Krul - EP

The aus­tralian Scene al­ways finds new ways to sur­prise, some­times out­right baf­fle me. This time it's done by a mel­bourne group fea­tur­ing mem­bers of, among oth­ers, Kids Of Zoo, pro­found­ly un­set­tling my sense of ge­og­ra­phy by way of hav­ing their lyrics sung in japan­ese. Sound-wise, i'm re­mind­ed of more-or-less gloomy post punk stuff by acts like In­sti­tute, Diät, Crim­i­nal Code, Pret­ty Hurts or Acrylics - com­bined with some noisy and rough DIY punk in the vein of Lumpy & The Dumpers, Launch­er or Beast Fiend, as well as a faint echo of Hot Snakes.

Al­bum-Stream →

Super X - Super X

This tape by Mel­bourne group Su­per-X isn't ex­act­ly new stuff, but that shit is way to strong not to be men­tioned here. Wit­ness a son­ic spec­ta­cle un­fold, fus­ing the old garage-/pro­to punk fuzz of Fun House-era Stooges with spaced out vibes not un­like De­struc­tion Unit or ear­ly Tele­scopes, all the while drag­ging along with it some traces of con­tem­po­rary post punk.

Nag - Red Panda

It's busi­ness as usu­al for Atlanta's Nag on their newest EP, on which they're stay­ing clear of new ex­per­i­ments and bright ideas. I'm per­fect­ly fine with that. In­stead, their sound made from frag­ments of post-, fuzz- and noise punk once again man­ages to con­vince me, craft­ed in­to three rock sol­id songs that aren't even try­ing to look smarter than they ac­tu­al­ly are - and that's ex­act­ly why they work so well.

Rancher - Pummeler

What we got here is twelve min­utes worth of min­i­mal­is­tic, un­com­pro­mis­ing DIY in­dus­tri­al noise/-punk shit by some duo from Riv­er Falls, Wis­con­sin. Be­ing more of a clue­less id­iot tourist in this par­tic­u­lar field, i'd de­scribe this as what a ful­ly elec­tron­ic vari­ant of Big Black might have sound­ed like. Or maybe draw par­al­lels to the more re­cent but com­pa­ra­bly min­i­mal­is­tic noise by Black Pus.

Al­bum-Stream →

Isolation - Isolation

Ba­si­cal­ly, this Fal­mouth, UK band's line up con­sists of lo­cal punks In­ter­nal Cred­it mi­nus one dude. Com­pared to the latter's rather straight­for­ward garage punk, Iso­la­tion roll out a some­what more rigid sound on their de­but EP, ex­pand­ing their sol­id garage foun­da­tion by a cer­tain post­core edge, bring­ing to mind Hot Snakes or Youth Avoiders, as well as melod­ic post punk acts like Red Dons, Day­light Rob­bery, Anx­ious Liv­ing, Ner­vosas and maybe some tiny traces of Wipers. What's not to like about that?

Al­bum-Stream →

Unclaimed Diamonds - The First Five Slabs

This Philadel­phia band's de­but tape via State Cham­pi­on Records al­ready makes an ex­cel­lent first im­pres­sion. Dis­tinct­ly 90's in­die rock vibes akin to Breed­ers or more re­cent stuff by Melk­bel­ly col­lide with rather con­tem­po­rary sound­ing post punk el­e­ments, somwhat com­pa­ra­ble to WALL or The Ba­by, ra­di­at­ing a won­der­ful­ly crude, off-kil­ter charme through­out.

Al­bum-Stream →

The Cowboy - The Cowboy 7"

Cleveland's The Cow­boy are back! Two years af­ter their ex­plo­sive de­but al­bum, the group fea­tur­ing mem­bers of Plea­sure Left­ists and Ho­mostu­pids haven't lost their abil­i­ty to kick ass with a sound os­cil­lat­ing be­tween garage- and post punk, noise rock over­tones, an abra­sive sur­face com­bined with dis­arm­ing catchy­ness. All this re­minds me of bands like Plax, Ex-Cult, Shark Toys and Flat Worms. Al­so, in a rather un­ex­pect­ed turn of events, we get ex­posed to a laid back in­die­rockin' in­stru­men­tal tune on the b-side.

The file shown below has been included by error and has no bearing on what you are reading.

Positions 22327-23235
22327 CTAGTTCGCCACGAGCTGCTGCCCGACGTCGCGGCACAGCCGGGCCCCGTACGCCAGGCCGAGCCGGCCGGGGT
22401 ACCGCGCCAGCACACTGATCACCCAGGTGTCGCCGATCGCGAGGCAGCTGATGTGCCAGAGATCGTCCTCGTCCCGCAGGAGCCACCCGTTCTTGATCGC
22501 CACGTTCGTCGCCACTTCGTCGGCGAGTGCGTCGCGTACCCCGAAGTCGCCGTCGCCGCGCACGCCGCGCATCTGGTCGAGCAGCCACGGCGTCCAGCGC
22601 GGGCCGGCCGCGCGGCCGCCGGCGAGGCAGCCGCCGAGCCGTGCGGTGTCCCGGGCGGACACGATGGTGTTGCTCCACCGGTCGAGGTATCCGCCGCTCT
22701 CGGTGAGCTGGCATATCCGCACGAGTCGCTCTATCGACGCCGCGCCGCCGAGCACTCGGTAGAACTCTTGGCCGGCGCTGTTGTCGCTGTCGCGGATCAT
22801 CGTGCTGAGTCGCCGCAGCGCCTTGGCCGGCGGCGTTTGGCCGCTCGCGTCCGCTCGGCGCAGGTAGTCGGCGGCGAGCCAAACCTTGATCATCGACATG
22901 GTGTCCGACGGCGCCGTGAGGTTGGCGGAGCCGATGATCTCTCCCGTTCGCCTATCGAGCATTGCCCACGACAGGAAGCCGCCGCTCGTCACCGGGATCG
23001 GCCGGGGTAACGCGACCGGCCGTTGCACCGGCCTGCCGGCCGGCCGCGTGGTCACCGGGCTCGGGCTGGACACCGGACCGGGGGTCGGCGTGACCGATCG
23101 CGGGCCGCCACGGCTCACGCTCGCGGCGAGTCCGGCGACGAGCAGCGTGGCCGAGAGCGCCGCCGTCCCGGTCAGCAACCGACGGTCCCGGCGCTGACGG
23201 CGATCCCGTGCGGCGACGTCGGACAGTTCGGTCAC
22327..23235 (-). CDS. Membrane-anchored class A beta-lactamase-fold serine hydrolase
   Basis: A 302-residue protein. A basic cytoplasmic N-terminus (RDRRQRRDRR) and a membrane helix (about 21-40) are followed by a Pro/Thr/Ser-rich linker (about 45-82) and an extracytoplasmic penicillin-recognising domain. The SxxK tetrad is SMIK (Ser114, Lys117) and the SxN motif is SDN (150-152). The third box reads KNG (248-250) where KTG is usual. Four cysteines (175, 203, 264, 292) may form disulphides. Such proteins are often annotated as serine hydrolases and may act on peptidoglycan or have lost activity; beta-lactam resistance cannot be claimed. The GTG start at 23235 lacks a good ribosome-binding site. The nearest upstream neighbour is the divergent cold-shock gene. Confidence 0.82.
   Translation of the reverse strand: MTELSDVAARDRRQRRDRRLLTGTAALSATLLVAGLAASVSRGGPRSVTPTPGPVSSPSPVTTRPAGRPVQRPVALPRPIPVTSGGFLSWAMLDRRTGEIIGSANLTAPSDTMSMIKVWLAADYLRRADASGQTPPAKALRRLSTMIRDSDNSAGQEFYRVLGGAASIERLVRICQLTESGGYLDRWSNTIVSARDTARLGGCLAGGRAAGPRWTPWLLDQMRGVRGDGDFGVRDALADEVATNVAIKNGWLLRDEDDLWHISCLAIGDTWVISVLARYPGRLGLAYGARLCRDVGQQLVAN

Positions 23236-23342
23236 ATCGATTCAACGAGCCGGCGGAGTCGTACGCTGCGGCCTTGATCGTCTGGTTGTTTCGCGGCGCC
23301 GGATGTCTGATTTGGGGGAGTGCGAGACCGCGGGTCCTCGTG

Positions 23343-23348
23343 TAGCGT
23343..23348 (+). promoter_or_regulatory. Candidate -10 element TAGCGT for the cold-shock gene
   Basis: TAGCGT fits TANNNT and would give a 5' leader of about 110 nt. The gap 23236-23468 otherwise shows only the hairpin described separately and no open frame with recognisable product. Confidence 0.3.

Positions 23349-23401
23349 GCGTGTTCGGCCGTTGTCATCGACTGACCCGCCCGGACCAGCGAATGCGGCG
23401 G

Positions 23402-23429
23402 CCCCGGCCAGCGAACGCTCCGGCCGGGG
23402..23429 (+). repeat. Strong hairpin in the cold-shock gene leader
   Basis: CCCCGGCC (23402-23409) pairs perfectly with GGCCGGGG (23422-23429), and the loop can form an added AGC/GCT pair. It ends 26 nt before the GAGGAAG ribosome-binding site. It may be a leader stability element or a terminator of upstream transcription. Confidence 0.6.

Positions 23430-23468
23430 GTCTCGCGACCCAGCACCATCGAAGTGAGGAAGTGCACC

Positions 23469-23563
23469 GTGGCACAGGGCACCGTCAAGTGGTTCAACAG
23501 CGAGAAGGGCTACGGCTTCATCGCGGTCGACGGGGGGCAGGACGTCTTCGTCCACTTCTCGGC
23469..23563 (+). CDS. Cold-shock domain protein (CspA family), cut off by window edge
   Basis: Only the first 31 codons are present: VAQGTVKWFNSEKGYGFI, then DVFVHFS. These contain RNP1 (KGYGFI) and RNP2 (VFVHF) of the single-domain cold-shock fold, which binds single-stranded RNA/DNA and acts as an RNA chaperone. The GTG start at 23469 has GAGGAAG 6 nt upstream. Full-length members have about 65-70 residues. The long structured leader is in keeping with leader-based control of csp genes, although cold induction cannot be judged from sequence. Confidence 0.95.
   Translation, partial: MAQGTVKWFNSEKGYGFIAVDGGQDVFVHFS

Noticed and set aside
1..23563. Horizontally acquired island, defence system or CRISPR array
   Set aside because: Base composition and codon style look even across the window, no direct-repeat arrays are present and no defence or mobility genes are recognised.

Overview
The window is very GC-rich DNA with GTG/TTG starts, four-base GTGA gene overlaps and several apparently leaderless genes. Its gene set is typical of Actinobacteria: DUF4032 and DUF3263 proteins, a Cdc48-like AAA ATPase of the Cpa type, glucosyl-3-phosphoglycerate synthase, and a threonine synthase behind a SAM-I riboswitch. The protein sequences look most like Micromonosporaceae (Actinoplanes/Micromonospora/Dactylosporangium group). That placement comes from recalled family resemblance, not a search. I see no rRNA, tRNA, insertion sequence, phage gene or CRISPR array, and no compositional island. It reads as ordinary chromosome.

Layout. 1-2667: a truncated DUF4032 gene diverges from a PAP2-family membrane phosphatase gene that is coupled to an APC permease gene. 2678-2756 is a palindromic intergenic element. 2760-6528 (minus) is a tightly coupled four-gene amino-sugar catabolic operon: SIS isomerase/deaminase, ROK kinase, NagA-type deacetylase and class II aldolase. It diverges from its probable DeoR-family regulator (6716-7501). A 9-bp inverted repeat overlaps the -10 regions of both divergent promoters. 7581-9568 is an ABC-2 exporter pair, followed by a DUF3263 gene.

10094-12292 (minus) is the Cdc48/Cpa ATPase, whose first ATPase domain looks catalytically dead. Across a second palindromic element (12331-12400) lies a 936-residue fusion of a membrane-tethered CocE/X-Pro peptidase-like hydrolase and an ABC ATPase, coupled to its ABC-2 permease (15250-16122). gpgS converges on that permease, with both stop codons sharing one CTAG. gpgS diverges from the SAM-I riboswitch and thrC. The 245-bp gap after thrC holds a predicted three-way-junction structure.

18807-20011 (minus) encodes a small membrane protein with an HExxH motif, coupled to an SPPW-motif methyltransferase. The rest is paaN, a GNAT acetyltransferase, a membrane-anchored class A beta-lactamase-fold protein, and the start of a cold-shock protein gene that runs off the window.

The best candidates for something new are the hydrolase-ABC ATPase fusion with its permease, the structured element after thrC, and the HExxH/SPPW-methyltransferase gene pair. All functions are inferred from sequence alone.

Shit Giver - Meaningless /​ Transition

Shit Giver's 2017 de­but al­bum left quite an im­pres­sion on me with its am­bi­tious and ver­sa­tile vi­sion of post punk, burst­ing with ex­cen­tric ideas and un­pre­dictable song struc­tures. The L.A. group's first new mu­sic in al­most three years doesn't fail to amaze and sur­prise once again. It's their melod­ic song­writ­ing abil­i­ties that come in­to sharp fo­cus here, tak­ing shape as an ir­re­sistible mix of post punk, pow­er- and goth pop, de­vel­op­ing a catchy­ness i wasn't pre­pared for. Mean­ing­less ig­nites some un­ex­pect­ed­ly straight­for­ward pop fire­works, com­plete with a bor­der­line-cheesy sax so­lo, the kind of which a less­er song wouldn't sur­vive, but in this case i can't help but per­cieve it as a well-de­served cli­max. Tran­si­tion seam­less­ly con­tin­ues their new­found love for gloomy pop, but al­so proves that Shit Giv­er haven't lost their taste for elab­o­rate struc­tures, ei­ther.

Champion Lawnmower - Champion Lawnmower

This Van­cou­ver outfit's sec­ond tape is such a mas­sive load of fun. Their play­ful style of post punk bal­ances with ease be­tween its rough edged tex­tures and high­ly dance­able grooves, which puts their sound right in the mid­dle be­tween the ex­cen­tric punk rock of acts like Neg­a­tive Scan­ner or Twist­ed on one hand, the in­fec­tious rhythms of Slumb Par­ty or Rapid Tan on the oth­er.

Al­bum-Stream →

Sallow Pillow - Wince Meat

This ex­cel­lent De­but EP by Liverpool's Sal­low Pil­low eas­i­ly wins me over with its fla­vor of straight and ef­fec­tive, slight­ly surf-in­fused garage punk right in the vein of Black Lips, ear­ly Ty Segall or De­bate Club. You can al­so sense a con­sis­tent Gun Club vibe as well as a cer­tain post punk edge sim­i­lar to Lux­u­ry or scan­di­na­vian acts like Holo­grams and RA. And to make things com­plete, when they roll out some amer­i­cana in­flu­ences like in Wear Out The Rope i can't help but feel pos­i­tive­ly re­mind­ed of Vaguess.

Al­bum-Stream →